When she was a little girl, Jennifer Lopez would go with her grandfather to the airport to watch the planes take off and land.
Hailing from a small city in Minnesota, the airport was one of the most exciting places in town, she said.
Years later, the thrill remains. From her office at the Boulder City Municipal Airport, Lopez still watches the comings and goings of the planes and helicopters based at the facility.
“I flew in here as a pilot. This is my dream job,” she said of her new position as airport manager.
Lopez’s love of aviation runs deep. When researching career opportunities after high school, “aviation was a slam dunk,” she said. “I always knew I wanted to be involved with flying and airports.”
Lopez has been flying for 20 years. She has been a commercial pilot for about 15 years and a certified flight instructor for about 12.
“Once I started flying, I haven’t stopped. It will always be a part of my life.”
She has a bachelor’s degree in aeronautics and bachelor’s degree of business administration in aviation management from the University of South Dakota.
Lopez came to Southern Nevada about 10 years ago and began working at Clark County Department of Aviation, where she spent nearly six years as an airport program administrator. While there, she started to pursue a master’s degree in crisis and emergency management at UNLV.
That prompted a short, but important career change.
Through her participation in Clark County’s leadership program, she had the opportunity to meet Clark County’s fire captain. She said she expressed her desire to volunteer as a firefighter to get first responder experience, which would help her with her education, and allow her to help people and her community.
She later met another fire captain, who suggested she go to Clark County’s fire academy.
After six months of intensive training, she became one of 19 women among the county’s 700 firefighters.
“I worked on the front lines with some of the strongest women out there. It was a great opportunity.”
But it was her love of aviation that brought her back to the airport and Boulder City.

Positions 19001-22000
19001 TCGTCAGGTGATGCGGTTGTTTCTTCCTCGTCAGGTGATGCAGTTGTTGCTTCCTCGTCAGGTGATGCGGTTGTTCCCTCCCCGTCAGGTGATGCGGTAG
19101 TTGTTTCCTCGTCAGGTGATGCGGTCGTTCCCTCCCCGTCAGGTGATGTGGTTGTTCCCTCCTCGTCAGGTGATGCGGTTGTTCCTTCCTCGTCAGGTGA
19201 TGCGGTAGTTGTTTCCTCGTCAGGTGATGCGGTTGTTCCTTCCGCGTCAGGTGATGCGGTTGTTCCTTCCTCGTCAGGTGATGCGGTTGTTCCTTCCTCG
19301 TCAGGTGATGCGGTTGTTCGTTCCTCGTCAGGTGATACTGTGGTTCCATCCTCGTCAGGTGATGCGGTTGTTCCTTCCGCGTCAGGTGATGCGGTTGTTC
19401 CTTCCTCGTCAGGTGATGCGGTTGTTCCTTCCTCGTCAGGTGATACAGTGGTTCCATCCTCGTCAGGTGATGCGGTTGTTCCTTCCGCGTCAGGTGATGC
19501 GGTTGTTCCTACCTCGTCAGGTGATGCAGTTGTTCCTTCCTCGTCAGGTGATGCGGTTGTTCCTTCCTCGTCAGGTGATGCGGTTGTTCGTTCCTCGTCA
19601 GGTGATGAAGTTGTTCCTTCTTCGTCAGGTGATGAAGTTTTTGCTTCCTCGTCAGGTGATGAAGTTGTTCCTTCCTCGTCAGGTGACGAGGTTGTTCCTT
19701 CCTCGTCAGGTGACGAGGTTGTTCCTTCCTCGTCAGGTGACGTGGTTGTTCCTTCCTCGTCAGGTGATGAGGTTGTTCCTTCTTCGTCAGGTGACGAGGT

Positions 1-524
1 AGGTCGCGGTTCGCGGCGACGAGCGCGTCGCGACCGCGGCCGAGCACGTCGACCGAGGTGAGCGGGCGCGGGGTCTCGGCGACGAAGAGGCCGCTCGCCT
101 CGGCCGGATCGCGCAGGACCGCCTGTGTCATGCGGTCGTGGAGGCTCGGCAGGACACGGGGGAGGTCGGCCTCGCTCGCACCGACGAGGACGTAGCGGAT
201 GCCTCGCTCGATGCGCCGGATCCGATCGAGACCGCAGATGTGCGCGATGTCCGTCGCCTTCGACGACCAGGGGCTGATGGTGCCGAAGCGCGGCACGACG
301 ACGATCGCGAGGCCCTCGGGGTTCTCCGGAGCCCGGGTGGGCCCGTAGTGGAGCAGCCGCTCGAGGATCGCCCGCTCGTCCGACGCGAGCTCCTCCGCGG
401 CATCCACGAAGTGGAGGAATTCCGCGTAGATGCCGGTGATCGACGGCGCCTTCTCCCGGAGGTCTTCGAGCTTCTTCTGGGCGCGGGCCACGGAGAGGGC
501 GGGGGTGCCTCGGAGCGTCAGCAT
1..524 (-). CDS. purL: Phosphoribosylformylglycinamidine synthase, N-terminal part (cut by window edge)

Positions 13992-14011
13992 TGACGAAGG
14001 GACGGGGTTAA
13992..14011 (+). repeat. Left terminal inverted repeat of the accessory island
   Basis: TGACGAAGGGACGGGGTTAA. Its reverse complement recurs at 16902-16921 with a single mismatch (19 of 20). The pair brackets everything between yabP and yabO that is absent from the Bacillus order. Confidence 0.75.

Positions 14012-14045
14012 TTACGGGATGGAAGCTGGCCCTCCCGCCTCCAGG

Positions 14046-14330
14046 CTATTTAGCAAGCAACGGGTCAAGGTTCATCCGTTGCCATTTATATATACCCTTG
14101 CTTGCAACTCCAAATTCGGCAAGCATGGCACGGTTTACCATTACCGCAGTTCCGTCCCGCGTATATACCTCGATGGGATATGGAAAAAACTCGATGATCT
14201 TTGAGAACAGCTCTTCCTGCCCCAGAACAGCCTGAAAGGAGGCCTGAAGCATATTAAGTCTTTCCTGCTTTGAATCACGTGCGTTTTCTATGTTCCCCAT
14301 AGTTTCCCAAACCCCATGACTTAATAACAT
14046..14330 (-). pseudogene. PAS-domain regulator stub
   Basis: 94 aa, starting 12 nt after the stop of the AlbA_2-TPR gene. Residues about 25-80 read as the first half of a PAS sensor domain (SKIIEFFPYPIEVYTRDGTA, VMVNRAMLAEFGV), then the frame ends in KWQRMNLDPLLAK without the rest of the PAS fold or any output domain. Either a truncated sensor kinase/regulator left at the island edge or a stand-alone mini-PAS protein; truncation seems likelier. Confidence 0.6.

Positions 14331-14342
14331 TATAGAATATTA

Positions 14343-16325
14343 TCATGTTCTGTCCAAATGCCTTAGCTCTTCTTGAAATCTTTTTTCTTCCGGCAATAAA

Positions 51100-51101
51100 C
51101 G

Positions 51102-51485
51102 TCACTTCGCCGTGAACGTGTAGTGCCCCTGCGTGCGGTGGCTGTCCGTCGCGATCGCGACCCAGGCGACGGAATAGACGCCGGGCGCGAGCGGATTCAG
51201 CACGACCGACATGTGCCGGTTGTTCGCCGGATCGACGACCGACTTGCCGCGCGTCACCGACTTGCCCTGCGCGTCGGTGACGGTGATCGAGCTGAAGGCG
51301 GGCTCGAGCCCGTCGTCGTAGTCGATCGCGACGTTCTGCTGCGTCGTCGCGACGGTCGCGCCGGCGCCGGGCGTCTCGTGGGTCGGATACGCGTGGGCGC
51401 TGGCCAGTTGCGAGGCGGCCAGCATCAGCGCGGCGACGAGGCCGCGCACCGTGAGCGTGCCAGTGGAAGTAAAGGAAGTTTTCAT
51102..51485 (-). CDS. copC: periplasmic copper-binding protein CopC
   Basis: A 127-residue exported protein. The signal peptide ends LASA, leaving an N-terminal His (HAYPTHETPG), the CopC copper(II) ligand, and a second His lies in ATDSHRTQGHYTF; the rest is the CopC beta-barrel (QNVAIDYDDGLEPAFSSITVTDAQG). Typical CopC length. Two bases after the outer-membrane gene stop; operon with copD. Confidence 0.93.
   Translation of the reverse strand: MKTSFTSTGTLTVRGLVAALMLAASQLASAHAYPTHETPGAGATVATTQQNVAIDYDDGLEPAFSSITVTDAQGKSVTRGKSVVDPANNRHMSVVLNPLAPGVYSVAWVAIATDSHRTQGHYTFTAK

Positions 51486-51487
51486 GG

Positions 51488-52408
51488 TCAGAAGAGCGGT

Lopez said she appreciates the “endless possibilities” that come with running the Boulder City airport, which, despite its small size, is the third busiest in the state.
She started at the end of June and is doing her best to meet all the tenants at the airport and learn all she can about their operations. She said part of her job is to make sure they are successful and happy.
However, she said her primary goal is to ensure everyone’s safety and provide the best customer service and experience possible.
“Safety is paramount to any operation,” she said.
Several projects are on the near horizon as the United States Department of Transportation recently awarded the airport $1.43 million to improve safety at the facility.
When not at work, she and her husband, Erik Lopez, enjoy spending time outdoors and learning new things about the community they call home. She said they like to attend concerts and special events, and spend time with family and friends.
Though her head is often in the clouds, ironically, her husband is afraid of heights. “But I have gotten him to fly with me.”
As she settles into her new position, Lopez is quick to point out that she relies on the help of her small staff: Marissa Adou, assistant airport manager, who has been at the airport for more than eight years, and Corey Jenkins airport operations agent, who has more than a year of service.
“They bring a high level of work ethic, knowledge and integrity to work with them every day,” she said.
Hali Bernstein Saylor is editor of the Boulder City Review. She can be reached at firstname.lastname@example.org or at 702-586-9523. Follow @HalisComment on Twitter.